Supporting Gender-Expansive Students

by Vins
Published: Updated:

According to a 2018 study conducted by Human Rights Campaign and the University of Connecticut, only 27 percent of LGBTQ youth report that they can “definitely” be themselves in school, and just 13 percent reported hearing positive messages about being LGBTQ in school (p. 8).

In an article for Rethinking Schools published in Summer 2022, Esperanza Anderson (a pseudonym for the author, a second-grade teacher) calls out how “school systems systemically damage gender-expansive people” and she encourages teachers to act as “co-conspirators and advocates” who encourage “gender-expansive students to thrive.”

Esperanza relates explains her own experiences advocating for gender-expansive students and as the mother of a gender-expansive daughter. Teachers can model inclusivity by using students’ preferred pronouns and organizing activities that are non-discriminatory. Schools and classrooms should be safe spaces for everyone. With the acceptance of gender-expansive students, children may feel safer being their true selves.

The importance of supporting gender-expansive students and the consequences of ignoring them has been an ongoing conversation in recent years. However, corporate media have mostly failed to address the physical threats and emotional pain experienced by gender-expansive students. In April 2022, the Washington Post reported that Alabama passed a bill that restricts the bathrooms and locker rooms transgender students can use, and forbids educators from talking about gender or sexuality from kindergarten through the fifth grade. And, in August 2022, PBS NewsHour discussed how Florida’sDon’t Say Gay” law in Florida not only targets LGBTQIA+ students but also makes it more difficult for teachers to support gender-expansive students and create safe spaces for them in classrooms. The articles discussed what teachers and parents might face while trying to support gender-expansive students in the face of adversity, but neither report fully addressed the hazards students face when their gender identities are not affirmed.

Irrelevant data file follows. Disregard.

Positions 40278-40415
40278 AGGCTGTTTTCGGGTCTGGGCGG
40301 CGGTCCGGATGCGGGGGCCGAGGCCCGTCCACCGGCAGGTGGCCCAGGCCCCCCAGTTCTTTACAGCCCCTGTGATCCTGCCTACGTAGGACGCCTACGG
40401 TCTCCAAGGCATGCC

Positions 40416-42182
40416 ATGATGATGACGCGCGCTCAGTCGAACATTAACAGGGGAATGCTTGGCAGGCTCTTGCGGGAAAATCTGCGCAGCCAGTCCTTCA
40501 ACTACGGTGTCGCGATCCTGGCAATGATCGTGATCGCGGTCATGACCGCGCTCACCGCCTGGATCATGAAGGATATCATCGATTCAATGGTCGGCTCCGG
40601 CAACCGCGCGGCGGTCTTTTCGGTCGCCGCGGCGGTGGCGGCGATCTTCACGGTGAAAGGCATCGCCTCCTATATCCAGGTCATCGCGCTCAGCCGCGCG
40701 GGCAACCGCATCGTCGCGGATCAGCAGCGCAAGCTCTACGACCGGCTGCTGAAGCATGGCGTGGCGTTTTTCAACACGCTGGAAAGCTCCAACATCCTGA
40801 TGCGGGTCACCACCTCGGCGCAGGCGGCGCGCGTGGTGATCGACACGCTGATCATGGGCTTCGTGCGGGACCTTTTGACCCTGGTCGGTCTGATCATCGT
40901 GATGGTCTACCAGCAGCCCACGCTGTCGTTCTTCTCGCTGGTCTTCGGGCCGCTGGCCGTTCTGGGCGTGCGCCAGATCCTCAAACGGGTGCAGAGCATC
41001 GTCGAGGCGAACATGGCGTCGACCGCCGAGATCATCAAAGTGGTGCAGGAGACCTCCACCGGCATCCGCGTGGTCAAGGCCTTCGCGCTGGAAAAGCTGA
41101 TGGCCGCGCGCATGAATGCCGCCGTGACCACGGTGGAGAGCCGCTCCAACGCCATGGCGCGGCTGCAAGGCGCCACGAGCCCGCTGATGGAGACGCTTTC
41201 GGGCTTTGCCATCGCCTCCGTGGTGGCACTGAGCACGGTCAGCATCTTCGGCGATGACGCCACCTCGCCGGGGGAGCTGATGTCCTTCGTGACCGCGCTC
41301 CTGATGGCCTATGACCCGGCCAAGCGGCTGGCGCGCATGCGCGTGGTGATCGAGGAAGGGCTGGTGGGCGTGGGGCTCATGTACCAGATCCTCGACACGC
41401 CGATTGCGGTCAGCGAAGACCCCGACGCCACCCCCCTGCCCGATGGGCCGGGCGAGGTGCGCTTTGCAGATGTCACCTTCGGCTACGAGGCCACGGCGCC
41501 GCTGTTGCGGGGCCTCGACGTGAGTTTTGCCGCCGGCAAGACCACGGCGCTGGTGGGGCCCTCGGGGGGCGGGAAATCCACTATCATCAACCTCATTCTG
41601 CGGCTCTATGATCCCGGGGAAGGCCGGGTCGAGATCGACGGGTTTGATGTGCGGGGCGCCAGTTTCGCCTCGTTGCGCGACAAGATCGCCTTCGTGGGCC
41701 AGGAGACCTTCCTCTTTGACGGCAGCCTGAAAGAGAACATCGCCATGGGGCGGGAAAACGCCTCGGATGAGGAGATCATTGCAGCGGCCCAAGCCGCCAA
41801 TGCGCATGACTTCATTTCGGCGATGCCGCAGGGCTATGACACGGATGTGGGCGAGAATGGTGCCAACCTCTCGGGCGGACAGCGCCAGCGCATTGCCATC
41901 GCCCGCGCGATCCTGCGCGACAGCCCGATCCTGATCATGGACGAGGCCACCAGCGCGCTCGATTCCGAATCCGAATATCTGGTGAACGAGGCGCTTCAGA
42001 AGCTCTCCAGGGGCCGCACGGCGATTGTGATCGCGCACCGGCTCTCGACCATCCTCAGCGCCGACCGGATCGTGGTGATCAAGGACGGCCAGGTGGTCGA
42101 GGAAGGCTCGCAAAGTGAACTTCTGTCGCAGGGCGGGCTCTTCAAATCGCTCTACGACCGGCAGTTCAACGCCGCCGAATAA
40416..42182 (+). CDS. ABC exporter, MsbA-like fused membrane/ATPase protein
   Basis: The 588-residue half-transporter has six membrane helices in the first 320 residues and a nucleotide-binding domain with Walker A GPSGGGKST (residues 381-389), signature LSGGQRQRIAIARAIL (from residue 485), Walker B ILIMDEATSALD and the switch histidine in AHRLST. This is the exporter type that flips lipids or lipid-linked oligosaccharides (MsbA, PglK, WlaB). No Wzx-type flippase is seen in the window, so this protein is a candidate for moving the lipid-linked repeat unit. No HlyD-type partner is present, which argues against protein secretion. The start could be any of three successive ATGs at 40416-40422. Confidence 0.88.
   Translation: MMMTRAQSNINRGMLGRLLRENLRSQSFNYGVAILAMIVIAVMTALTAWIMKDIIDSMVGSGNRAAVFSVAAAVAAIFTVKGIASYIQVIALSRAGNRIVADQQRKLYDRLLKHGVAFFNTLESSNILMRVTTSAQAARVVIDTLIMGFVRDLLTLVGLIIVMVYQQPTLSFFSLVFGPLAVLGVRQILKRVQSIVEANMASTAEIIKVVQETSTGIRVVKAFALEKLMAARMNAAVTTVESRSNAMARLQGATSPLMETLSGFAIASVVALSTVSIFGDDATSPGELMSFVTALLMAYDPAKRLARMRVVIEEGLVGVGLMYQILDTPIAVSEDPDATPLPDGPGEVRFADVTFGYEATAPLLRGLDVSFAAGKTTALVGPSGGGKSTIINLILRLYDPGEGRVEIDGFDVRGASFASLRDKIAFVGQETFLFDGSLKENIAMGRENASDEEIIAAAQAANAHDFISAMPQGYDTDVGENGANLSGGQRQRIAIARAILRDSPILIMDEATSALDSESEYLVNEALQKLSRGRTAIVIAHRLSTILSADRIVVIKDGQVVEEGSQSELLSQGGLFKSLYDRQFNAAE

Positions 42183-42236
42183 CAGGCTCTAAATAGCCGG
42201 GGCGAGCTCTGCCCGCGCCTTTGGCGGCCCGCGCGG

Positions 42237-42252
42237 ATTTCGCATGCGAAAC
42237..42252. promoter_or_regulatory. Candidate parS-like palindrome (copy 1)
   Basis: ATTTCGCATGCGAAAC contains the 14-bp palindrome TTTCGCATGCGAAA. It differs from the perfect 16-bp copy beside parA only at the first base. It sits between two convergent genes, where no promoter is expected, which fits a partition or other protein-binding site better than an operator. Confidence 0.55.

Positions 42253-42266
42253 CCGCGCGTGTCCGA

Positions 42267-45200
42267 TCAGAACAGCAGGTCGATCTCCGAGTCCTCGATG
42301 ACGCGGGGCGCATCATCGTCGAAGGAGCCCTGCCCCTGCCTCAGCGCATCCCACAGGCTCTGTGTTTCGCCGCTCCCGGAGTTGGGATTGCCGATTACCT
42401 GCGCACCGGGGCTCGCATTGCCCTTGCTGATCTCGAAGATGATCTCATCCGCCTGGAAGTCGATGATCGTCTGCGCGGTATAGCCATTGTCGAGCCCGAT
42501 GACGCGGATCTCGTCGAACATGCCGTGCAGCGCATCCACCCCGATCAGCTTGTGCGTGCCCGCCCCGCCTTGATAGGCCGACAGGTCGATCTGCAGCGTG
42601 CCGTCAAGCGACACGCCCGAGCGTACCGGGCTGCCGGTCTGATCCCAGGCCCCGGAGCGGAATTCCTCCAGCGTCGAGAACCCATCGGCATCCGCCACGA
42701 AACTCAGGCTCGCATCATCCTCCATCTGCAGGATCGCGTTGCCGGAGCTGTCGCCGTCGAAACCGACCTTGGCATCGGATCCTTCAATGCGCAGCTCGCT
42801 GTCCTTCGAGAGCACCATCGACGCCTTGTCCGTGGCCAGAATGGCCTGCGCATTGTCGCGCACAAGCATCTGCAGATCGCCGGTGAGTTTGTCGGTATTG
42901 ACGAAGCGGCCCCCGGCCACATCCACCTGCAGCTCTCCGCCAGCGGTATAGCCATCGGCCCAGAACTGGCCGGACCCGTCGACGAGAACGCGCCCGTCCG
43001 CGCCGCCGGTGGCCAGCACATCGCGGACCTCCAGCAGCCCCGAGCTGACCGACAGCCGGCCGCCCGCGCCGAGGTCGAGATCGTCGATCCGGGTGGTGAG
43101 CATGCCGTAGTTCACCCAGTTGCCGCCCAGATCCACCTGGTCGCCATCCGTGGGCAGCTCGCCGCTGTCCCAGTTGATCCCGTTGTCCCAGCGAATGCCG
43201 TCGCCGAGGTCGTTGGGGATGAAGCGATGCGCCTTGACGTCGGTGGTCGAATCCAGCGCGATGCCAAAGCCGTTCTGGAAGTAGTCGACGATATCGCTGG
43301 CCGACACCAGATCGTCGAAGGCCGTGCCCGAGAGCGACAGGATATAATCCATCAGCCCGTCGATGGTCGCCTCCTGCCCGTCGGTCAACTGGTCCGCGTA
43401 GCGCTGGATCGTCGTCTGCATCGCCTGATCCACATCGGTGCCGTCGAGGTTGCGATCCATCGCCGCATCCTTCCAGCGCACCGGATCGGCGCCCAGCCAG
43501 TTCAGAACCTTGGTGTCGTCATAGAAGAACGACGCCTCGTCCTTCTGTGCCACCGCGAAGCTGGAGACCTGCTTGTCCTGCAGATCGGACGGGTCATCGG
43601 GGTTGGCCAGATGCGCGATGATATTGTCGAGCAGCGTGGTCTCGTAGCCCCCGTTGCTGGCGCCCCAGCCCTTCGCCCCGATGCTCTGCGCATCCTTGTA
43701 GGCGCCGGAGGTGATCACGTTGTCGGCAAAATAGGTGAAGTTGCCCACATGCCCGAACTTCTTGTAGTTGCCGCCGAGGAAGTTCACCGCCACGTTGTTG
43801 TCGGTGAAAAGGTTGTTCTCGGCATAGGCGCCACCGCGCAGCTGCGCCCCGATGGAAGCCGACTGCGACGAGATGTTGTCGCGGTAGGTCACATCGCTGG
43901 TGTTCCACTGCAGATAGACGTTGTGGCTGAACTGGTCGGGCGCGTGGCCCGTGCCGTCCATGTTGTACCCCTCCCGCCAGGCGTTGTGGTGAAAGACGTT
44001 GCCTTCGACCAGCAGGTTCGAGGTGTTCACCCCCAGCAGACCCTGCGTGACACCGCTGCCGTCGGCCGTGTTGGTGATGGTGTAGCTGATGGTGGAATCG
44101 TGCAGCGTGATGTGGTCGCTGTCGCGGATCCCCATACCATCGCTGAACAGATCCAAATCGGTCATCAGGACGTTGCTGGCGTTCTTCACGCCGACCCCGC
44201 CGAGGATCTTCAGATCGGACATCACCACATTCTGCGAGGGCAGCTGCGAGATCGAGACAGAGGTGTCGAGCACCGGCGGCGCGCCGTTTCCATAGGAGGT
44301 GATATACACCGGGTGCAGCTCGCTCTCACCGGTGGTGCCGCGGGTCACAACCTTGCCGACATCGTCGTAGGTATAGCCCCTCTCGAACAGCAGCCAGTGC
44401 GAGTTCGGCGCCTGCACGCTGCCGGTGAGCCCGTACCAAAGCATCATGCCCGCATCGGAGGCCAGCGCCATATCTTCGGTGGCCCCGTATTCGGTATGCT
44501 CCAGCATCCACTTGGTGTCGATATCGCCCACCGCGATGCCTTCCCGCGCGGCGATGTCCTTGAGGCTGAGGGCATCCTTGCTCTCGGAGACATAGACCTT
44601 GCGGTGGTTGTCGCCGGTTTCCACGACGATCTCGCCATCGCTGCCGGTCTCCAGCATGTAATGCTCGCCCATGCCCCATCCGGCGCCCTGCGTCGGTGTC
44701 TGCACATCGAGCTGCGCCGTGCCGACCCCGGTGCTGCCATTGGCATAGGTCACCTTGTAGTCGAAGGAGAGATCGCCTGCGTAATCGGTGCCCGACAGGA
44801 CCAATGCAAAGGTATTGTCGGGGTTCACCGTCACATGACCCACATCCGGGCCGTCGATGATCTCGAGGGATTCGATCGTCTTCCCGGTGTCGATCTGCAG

Source: Esperanza Anderson, “Can a 4-Year-Old Know Her Gender Identity? Yes. The Importance of Supporting Gender-Expansive Students,” Rethinking Schools, Summer 2022, Volume 36, No. 4.

Student Researchers: Fayobomi Falodun, Anetia Rom, and Alexa Sortino (University of Massachusetts Amherst)

Faculty Evaluator: Allison Butler (University of Massachusetts Amherst)